There has been a longstanding interest in imaging retinal ganglion cells (RGCs) because
their death causes vision loss in glaucoma, the second leading cause of
acquired blindness worldwide. Despite great efforts, no one has
successfully captured images of individual RGCs, in part because they
are nearly perfectly transparent.
Instead of imaging RGCs directly, glaucoma is currently diagnosed
by assessing the thickness of the nerve fibers projecting from the RGCs
to the brain. However, by the time retinal nerve fiber thickness has
changed detectably, a patient may have lost 100,000 RGCs or more.
‘A new method to non-invasively image the human retina, a layer of cells at the back of the eye that are essential for vision, has been developed by researchers.’
"You only have 1.2 million RGCs in the whole eye, so a loss of
100,000 is significant," said David Williams,
Dean for Research in Arts, Sciences, and Engineering. "The sooner we can catch the
loss, the better our chances of halting disease and preventing vision
Researchers at the University of Rochester Medical Center have
developed a new imaging technique that could revolutionize how eye
health and disease are assessed. The group is first to be able to make
out individual cells at the back of the eye that are implicated in
vision loss in diseases like glaucoma. They hope their new technique
could prevent vision loss via earlier diagnosis and treatment for these
In a study highlighted in the Proceedings of the National Academy of Sciences
Ethan A. Rossi, assistant professor of Ophthalmology at the
University of Pittsburgh School of Medicine, describes a new method to
non-invasively image the human retina, a layer of cells at the back of
the eye that are essential for vision.
The research group was able to distinguish individual RGCs, which bear most of the responsibility of relaying visual
information to the brain.
Rossi and his colleagues were able to see RGCs by modifying an
existing technology - confocal adaptive optics scanning light
ophthalmoscopy (AOSLO). They collected multiple images, varying the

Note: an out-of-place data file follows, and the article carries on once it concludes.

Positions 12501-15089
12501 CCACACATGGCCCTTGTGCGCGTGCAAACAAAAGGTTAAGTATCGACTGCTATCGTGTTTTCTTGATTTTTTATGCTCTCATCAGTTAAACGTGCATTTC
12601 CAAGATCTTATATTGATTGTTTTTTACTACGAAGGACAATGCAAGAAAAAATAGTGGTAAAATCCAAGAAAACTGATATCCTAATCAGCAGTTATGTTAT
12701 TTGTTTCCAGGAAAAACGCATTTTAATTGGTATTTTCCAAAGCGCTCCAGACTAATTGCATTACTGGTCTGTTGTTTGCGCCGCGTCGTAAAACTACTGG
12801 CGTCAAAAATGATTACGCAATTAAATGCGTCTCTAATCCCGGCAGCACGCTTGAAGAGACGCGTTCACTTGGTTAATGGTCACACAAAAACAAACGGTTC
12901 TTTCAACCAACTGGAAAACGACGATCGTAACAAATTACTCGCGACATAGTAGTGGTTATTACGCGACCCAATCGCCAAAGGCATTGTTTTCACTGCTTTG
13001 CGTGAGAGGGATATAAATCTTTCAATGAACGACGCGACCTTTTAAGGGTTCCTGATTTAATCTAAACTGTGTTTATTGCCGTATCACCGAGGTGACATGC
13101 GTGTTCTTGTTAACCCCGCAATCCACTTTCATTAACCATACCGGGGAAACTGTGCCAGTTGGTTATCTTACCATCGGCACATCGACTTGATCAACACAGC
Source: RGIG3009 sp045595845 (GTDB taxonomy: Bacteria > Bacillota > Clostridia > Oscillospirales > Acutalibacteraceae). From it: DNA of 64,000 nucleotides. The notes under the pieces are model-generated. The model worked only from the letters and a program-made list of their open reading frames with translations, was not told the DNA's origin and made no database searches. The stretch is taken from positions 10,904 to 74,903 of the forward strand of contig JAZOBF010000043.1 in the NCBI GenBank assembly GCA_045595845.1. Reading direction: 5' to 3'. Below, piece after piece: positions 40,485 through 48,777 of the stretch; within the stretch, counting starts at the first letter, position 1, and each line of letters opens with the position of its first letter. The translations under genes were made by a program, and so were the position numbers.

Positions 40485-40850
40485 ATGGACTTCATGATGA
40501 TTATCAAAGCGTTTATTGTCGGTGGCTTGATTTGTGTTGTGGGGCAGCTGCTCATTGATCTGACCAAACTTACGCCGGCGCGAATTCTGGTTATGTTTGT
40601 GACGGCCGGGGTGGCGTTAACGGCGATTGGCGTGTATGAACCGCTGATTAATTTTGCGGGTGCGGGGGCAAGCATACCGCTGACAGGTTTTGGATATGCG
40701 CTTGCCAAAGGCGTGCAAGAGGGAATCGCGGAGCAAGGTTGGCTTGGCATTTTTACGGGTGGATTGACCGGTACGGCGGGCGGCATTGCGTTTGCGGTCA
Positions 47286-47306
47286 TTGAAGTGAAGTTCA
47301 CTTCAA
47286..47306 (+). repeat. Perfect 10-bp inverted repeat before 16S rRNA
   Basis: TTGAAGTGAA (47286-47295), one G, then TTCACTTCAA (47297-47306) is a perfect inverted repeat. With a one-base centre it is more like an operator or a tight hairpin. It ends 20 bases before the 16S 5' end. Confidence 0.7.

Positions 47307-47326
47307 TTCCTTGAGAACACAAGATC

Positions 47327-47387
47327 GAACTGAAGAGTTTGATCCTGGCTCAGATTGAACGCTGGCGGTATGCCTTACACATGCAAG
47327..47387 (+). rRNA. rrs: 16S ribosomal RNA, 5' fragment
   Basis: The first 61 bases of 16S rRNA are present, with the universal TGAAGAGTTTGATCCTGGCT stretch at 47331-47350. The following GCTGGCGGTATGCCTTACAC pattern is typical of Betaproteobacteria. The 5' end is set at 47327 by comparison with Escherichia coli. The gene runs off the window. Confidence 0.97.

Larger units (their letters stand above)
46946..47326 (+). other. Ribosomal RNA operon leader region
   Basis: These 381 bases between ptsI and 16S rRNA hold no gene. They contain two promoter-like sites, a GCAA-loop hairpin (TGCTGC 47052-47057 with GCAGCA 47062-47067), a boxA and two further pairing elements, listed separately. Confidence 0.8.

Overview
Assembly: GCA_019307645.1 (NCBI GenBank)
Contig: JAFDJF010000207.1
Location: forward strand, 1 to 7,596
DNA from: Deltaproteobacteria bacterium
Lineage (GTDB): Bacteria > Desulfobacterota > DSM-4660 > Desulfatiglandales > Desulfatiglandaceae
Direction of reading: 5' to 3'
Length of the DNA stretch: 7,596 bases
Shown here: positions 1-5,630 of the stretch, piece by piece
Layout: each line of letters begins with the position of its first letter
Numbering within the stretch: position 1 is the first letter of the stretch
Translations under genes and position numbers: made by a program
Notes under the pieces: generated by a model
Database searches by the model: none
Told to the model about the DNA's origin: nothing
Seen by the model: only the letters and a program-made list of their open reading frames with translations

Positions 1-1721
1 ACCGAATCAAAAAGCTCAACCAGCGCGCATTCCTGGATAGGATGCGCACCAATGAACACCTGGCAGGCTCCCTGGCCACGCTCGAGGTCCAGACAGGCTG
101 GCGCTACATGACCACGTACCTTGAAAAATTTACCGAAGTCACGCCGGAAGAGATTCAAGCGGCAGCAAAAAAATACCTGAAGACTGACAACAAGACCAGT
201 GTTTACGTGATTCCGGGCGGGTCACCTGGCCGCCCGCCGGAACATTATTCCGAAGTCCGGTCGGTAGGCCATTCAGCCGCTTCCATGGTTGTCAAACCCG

size and location of the detector they used to gather light scattered
out of the retina for each image, and then combined those images.
technique, called multi-offset detection, was performed at the
University of Rochester Medical Center in animals as well as volunteers
with normal vision and patients with age-related macular degeneration.
Not only did this technique allow the group to visualize
individual RGCs, but structures within the cells, like nuclei, could
also be distinguished in animals. If Rossi can achieve that level of
resolution in humans, he hopes to be able to assess glaucoma before the
retinal nerve fiber thins - and even before any RGCs die - by detecting
size and structure changes in RGC cell bodies.
While RGCs were the main focus of Rossi's investigations, they
are just one type of cell that can be imaged using this new technique.
In age-related macular degeneration, cone photoreceptors that detect
color and are important for central vision are the first to die.
has been used to image cones before, but these cells were difficult to
see in areas near Drusen, fatty deposits that are the most common early
sign of the disease. Using their multi-offset technique in age-related
macular degeneration patients, Rossi was able to assess the health of
cones near Drusen and in areas where the retina had been damaged.
"This technique offers the opportunity to evaluate many cell
classes that have previously remained inaccessible to imaging in the
living eye," said Rossi. "Not only RGCs, but potentially other
translucent cell classes and cellular structures."
Rossi and his colleagues warn that their study included a small
number of volunteers and an even smaller number of age-related macular
degeneration patients. More studies will be needed to improve the
robustness of the technique and ensure their results are reproducible
before it can be widely used in the clinic.
Rossi is now setting up his
own laboratory at the University of Pittsburgh and plans to continue
working with Williams' group in studying this technique and its ability
to detect changes in retinal cells over the course of retinal diseases.